Draping and Patternmaking
Patternmaking is my favorite phase of development. It is when I negotiate between the 3-dimensional form of the body and the 2-dimentional reality of fabric. Seeing the shapes in 2-D on paper reveals the mysteries of geometry which the fabric is experiencing and allows me to intervene with careful decisions. How deep should this pleat be? How wide should this pocket be? Should this fabric really be cut at such a sharp angle?
Then, when I have made adjustments to the 2-dimensional pattern, I recut and resew a sample, to see what garment this pattern will produce, and how it will look on a person.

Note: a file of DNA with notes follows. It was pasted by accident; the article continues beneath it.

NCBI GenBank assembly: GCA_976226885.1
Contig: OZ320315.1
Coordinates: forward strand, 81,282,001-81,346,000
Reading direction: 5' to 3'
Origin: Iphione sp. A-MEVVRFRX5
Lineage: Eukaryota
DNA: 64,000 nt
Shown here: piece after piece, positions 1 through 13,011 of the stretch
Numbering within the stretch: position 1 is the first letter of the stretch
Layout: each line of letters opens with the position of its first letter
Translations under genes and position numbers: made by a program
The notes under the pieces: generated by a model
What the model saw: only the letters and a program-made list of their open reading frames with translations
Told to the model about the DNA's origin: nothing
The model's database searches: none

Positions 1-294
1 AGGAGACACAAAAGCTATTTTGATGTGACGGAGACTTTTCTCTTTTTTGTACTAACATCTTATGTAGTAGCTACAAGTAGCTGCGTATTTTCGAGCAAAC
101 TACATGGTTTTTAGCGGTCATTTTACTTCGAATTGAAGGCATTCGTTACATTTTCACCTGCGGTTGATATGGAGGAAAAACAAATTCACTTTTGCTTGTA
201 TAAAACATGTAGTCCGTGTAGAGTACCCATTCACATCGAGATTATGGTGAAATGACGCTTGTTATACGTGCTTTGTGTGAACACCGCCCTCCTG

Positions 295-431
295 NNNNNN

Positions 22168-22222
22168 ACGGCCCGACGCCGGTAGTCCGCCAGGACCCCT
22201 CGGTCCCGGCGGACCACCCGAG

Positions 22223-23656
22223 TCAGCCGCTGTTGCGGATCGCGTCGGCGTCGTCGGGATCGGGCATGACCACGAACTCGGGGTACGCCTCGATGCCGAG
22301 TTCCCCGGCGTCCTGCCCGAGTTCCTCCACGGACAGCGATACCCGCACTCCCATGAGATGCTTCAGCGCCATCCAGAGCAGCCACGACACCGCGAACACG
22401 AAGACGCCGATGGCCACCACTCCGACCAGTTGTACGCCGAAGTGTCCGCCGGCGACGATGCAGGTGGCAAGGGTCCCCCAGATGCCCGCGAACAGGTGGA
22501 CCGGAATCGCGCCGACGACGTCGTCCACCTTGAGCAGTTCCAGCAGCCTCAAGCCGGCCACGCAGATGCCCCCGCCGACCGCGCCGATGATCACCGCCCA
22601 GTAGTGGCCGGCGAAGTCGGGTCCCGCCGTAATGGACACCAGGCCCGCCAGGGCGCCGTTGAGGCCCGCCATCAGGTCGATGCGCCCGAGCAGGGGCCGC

Draping the front of the "Super Sleeveless Blouse"
I usually begin the patternmaking process by draping a piece of fabric on a dressform in the way I want it to hang, then pinning it, and then marking the shape of the piece. In these pictures you will see several markings. First, when the fabric is flat on the table I mark a vertical line to show the direction of the fabric grain. It is important to pay attention to the direction of the yarns in the fabric, because it determines how the fabric hangs. Sometimes I also mark the perpendicular line also. Then, after I have pinned the piece of fabric to the dressform in the way I want it, I mark where I want the seams to be. I also mark little hatches on those seam lines to show where they will meet the other pieces. After I have draped all the pieces, I remove them from the form and put them on a table to transfer the shapes to paper.
Transferring a draped skirt yoke to paper, using my lightbox-drafting table.